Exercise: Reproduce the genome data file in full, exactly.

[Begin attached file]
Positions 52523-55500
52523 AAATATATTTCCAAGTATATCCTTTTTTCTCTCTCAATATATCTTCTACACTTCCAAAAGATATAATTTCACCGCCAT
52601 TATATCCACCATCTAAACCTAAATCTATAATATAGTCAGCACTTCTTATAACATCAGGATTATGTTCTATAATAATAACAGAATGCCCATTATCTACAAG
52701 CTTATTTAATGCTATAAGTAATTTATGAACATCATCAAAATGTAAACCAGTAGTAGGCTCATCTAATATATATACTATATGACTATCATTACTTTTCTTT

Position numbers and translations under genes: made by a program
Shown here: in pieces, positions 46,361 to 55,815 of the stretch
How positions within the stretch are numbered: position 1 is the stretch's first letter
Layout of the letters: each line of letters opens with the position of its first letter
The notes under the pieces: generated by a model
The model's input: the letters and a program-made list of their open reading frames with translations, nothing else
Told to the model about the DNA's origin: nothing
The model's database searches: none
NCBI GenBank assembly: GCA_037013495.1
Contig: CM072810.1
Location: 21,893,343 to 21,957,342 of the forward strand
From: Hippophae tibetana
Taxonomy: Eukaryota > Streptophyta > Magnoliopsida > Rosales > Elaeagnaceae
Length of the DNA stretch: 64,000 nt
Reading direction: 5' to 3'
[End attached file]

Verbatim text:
Positions 52523-55500
52523 AAATATATTTCCAAGTATATCCTTTTTTCTCTCTCAATATATCTTCTACACTTCCAAAAGATATAATTTCACCGCCAT
52601 TATATCCACCATCTAAACCTAAATCTATAATATAGTCAGCACTTCTTATAACATCAGGATTATGTTCTATAATAATAACAGAATGCCCATTATCTACAAG
52701 CTTATTTAATGCTATAAGTAATTTATGAACATCATCAAAATGTAAACCAGTAGTAGGCTCATCTAATATATATACTATATGACTATCATTACTTTTCTTT

Position numbers and translations under genes: made by a program
Shown here: in pieces, positions 46,361 to 55,815 of the stretch
How positions within the stretch are numbered: position 1 is the stretch's first letter
Layout of the letters: each line of letters opens with the position of its first letter
The notes under the pieces: generated by a model
The model's input: the letters and a program-made list of their open reading frames with translations, nothing else
Told to the model about the DNA's origin: nothing
The model's database searches: none
NCBI GenBank assembly: GCA_037013495.1
Contig: CM072810.1
Location: 21,893,343 to 21,957,342 of the forward strand
From: Hippophae tibetana
Taxonomy: Eukaryota > Streptophyta > Magnoliopsida > Rosales > Elaeagnaceae
Length of the DNA stretch: 64,000 nt
Reading direction: 5' to 3'